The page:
Last Updated: Tuesday - 01/04/2011
December 10, 2001
Teachers share Christmas books
Favourite books for children focus of teachers' discussion
WESTERN CATHOLIC REPORTER
EDMONTON — "A long time ago in a faraway land, a cat lived in a barn. He had to share it with the other animals: cows and goats, chickens and . . . mice," read Charolette Player from Cat in the Manger.
"But that was all right; he was a good mouser," continued Player, who was one of the presenters during Edmonton Catholic Schools's (ECS) 2001 Christmas Book Share, Nov. 26.
"Then one wintry night the door flew open and in came a man and a woman to take shelter from the snow. Soon the cat heard the cry of a new baby. Visitors came to kneel before the family. In the crowded barn, every face was turned to the tiny infant."
Through the eyes of a small cat, award-winning author/illustrator Michael Foreman retells the story of the first Christmas.
Player recommends this book because of its stunning artwork, powerful message and creative way of re-telling the birth of Jesus Christ.
"Illustrations have to be vivid and fun and I think the message has to be strong," Player told the WCR.
Any good book, be it for children or for adults, should present a slant that sparks readers' own experiences, said Player.
Re-telling the nativity story from the perspective of a cat and showing how the cat's relationship with the mice changed are interesting angles, because most children love cats, said Player, assistant to the director of learning supports services.
Karen Doyle, religious education consultant, agreed that artwork and content are important qualities of Christmas literature for children.
It is a lot easier to invite the children to use their imagination when you have great artwork in a story, Doyle said.
To engage the children . . . invite them into finding some space in the story on how they can connect it with their lives is important, said Doyle.
"What meaning can they get from the story?" is a perennial question Doyle uses to select a book for children.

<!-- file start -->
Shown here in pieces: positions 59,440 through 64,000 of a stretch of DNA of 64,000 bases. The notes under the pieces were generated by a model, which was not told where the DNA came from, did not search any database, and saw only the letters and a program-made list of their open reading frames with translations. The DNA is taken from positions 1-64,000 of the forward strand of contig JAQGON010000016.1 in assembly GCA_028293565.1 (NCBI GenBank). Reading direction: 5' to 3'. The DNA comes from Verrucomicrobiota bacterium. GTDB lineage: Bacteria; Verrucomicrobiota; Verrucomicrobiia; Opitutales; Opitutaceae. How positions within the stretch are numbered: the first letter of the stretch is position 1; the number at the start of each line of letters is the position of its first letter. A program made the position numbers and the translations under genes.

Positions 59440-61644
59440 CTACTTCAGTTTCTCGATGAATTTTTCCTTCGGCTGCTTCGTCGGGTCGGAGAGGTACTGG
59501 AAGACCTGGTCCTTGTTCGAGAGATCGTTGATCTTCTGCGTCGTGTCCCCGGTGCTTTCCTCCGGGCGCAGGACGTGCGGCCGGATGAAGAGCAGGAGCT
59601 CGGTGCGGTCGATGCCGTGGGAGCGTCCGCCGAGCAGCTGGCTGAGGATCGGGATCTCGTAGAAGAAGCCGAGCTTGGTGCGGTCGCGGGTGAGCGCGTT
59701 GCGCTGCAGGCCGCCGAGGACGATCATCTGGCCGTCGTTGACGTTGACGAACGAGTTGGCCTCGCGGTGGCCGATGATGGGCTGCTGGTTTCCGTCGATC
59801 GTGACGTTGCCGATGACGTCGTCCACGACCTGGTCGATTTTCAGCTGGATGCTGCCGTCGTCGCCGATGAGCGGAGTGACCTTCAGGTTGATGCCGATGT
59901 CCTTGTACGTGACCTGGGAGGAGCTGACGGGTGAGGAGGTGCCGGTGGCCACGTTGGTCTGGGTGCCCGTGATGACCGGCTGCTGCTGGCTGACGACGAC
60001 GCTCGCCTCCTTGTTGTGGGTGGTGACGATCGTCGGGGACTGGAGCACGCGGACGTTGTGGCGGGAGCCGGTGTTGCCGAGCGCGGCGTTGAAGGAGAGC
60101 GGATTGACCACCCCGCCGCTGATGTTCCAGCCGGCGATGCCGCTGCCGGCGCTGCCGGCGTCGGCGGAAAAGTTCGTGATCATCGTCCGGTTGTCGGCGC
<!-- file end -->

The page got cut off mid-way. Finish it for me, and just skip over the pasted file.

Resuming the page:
Doyle said stories told from different perspectives are always interesting.
"We don't hear too often the perspective of St. Joseph and any story written with Joseph as the narrator is interesting," Doyle said.
The child's point of view is a very important consideration for Pat Hauck.
"The real meaning of Christmas is Christ's birth. But part of what we try to do is to get (children) to love books," said Hauck, who is early childhood education consultant for ECS.
"Books have to be simple. There should be something that children can chime into."
Repetitive and predictable books are the kinds that Hauck would recommend for children aged 6 to 8.
In Hauck's presentation, she used some props to portray Rudolph the red-nosed reindeer.
It makes the book come alive, especially when you're reading it for children, who simply love visuals, said Hauck.
Charles Tazewell's The Littlest Angel is a classic for Cecile St. Pierre of ECS learning support services. This book was originally written in French in 1957.
The book tells a story of angels worried about what gifts to give to Jesus when he was born. One of the angels gave an ordinary box which later turned into something lustrous and became known as the shining star of Bethlehem.
"It is so simple but beautifully written and the children can definitely relate to the story," St. Pierre said.
Books that reflect Catholic beliefs and traditions are on top of the teachers' lists. Presenters recommended books written by Ute Blach, Jan Brett, Eve Bunting, Tomie De Paola, Brian Wildsmith and Charlotte Zolotow.
Some 60 teachers and staff attended the Christmas literature share held at St. Teresa School.
Principal Reny Clericuzio was pleased with the turnout at the literature share in spite of heavy snow.
The objective of this project is to kick off the Advent season in preparation for Christmas while focusing on good Christmas literature useful for classrooms.
"It's a wonderful opportunity for teachers, librarians and other staff from across the district to come together and focus on our love of learning, love of literature and love of children," Clericuzio told the WCR.
Earlier in the day, an art workshop was held with ECS art consultant Pat Milan.
Attendance at the literature share suffered last year, but this year's attendance saw a renewed interest.
"Stories always make the season extra special . . . and when you read a good book you simply want to talk about it and share," organizer Helen Hohmann, ECS language and art consultant said.
Children always love to hear good stories and so there's always a need for educators to find good literature to share, Hohmann said.
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